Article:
Marc Garcia appointed UK operations director at BakeAway  2100x1400

Source: BakeAway

Marc Garcia has been appointed as the new UK operations director at BakeAway

Pastry and dough manufacturer BakeAway has named Marc Garcia as its new UK operations director.

He joins the Northamptonshire-based company after streamlining operations and driving efficiency for two years in the same role at confectionery supplier Barry Callebaut.

Garcia brings extensive industry knowledge and 30 years of experience in leadership of manufacturing brands to BakeAway, which bills him as the ideal candidate to further elevate its growth in the UK market.

“I jumped at the opportunity to work for BakeAway, especially during this period of growth for the organisation,” said Garcia. “I consider myself fortunate to lead BakeAway during this pivotal phase, with a focus on investing further in our people, buildings and machinery, as they are the backbone of our success.”

Garcia claimed to have developed a “passion for continuously striving for excellence” ever since being awarded Apprentice of the Year during his first year at work.

“This mentality has remained with me throughout my professional journey, and I look forward to bringing this same passion and dedication to BakeAway. I was made to feel part of the family from the minute I walked through the door at BakeAway. It also helps that I love baked goods, particularly the Cornish pasty,” he added.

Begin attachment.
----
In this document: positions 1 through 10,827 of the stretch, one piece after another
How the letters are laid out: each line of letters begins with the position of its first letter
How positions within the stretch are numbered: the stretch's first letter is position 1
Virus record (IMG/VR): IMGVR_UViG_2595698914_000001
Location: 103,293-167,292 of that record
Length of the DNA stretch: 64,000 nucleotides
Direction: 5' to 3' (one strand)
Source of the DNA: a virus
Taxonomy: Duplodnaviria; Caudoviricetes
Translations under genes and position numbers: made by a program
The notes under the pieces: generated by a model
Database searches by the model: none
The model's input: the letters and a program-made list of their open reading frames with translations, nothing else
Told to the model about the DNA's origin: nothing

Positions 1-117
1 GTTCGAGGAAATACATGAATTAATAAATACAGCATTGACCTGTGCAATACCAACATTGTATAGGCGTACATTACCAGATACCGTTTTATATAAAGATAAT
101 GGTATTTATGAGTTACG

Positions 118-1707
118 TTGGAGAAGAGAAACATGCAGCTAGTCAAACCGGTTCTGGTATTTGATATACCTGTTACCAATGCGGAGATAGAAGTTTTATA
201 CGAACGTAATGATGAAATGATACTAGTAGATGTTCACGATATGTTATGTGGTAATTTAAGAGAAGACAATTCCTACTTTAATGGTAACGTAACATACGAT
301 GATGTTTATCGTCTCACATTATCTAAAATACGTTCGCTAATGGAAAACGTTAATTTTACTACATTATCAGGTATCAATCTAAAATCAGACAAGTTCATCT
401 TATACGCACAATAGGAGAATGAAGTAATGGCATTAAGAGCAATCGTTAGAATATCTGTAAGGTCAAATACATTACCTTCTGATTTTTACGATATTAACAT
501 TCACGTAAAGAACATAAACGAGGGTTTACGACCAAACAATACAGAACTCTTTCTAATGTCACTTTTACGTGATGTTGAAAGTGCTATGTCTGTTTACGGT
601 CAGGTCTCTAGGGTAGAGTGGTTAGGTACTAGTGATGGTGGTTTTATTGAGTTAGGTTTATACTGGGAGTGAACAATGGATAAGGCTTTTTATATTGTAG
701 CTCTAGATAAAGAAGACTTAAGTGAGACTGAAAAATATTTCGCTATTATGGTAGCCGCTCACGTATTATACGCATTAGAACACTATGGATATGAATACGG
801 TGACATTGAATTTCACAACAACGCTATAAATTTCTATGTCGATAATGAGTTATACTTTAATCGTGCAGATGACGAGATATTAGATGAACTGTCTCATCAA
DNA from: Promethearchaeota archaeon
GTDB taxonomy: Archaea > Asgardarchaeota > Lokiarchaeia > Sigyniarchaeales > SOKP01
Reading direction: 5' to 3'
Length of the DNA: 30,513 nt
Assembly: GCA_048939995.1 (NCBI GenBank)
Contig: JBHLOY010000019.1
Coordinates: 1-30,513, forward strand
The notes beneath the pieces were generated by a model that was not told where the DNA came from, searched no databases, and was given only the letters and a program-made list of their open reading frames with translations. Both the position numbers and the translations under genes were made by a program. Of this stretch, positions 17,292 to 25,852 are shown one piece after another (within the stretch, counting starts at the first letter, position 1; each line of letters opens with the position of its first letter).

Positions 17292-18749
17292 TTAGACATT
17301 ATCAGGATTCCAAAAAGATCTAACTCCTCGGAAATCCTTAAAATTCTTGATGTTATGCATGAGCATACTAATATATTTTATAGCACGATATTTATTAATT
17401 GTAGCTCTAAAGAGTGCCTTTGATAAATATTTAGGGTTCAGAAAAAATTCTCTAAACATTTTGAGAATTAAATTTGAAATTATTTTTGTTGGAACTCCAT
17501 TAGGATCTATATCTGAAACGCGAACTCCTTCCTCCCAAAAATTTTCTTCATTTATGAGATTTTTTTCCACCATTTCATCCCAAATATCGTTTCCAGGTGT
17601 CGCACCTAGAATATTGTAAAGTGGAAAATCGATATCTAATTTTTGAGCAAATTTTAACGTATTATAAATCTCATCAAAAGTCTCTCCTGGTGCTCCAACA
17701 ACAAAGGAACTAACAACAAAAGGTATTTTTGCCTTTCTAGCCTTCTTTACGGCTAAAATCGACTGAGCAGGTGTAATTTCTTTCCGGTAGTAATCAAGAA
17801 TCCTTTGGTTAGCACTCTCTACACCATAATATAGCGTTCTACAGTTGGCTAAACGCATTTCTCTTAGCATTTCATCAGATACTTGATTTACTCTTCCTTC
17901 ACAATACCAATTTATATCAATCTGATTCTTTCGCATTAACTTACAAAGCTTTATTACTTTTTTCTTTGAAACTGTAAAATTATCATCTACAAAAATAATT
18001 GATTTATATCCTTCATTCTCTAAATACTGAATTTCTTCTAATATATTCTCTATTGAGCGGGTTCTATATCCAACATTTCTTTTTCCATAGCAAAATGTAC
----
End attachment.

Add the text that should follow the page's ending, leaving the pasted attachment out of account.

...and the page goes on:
BakeAway supplies grocery retailers with own-label products including puff pastry, shortcrust pastry, pizza dough and cookie dough, as well as branded chilled and frozen pancakes such as its dairy-free HFSS-compliant OaYeah range, which launched earlier this year.

Having started out as a family business in 2010, it was acquired by the Cérélia group in 2016 and moved to a brand-new 92,500 sq ft factory in Corby four years later.

The company’s purchase of frozen pastry specialist Jus-Rol from General Mills in 2021 drew concern from the Competition and Markets Authority (CMA), which then ruled back in January that the merger could leave UK retailers and shoppers facing higher prices and lower quality products. Cérélia subsequently appealed against the CMA’s decision.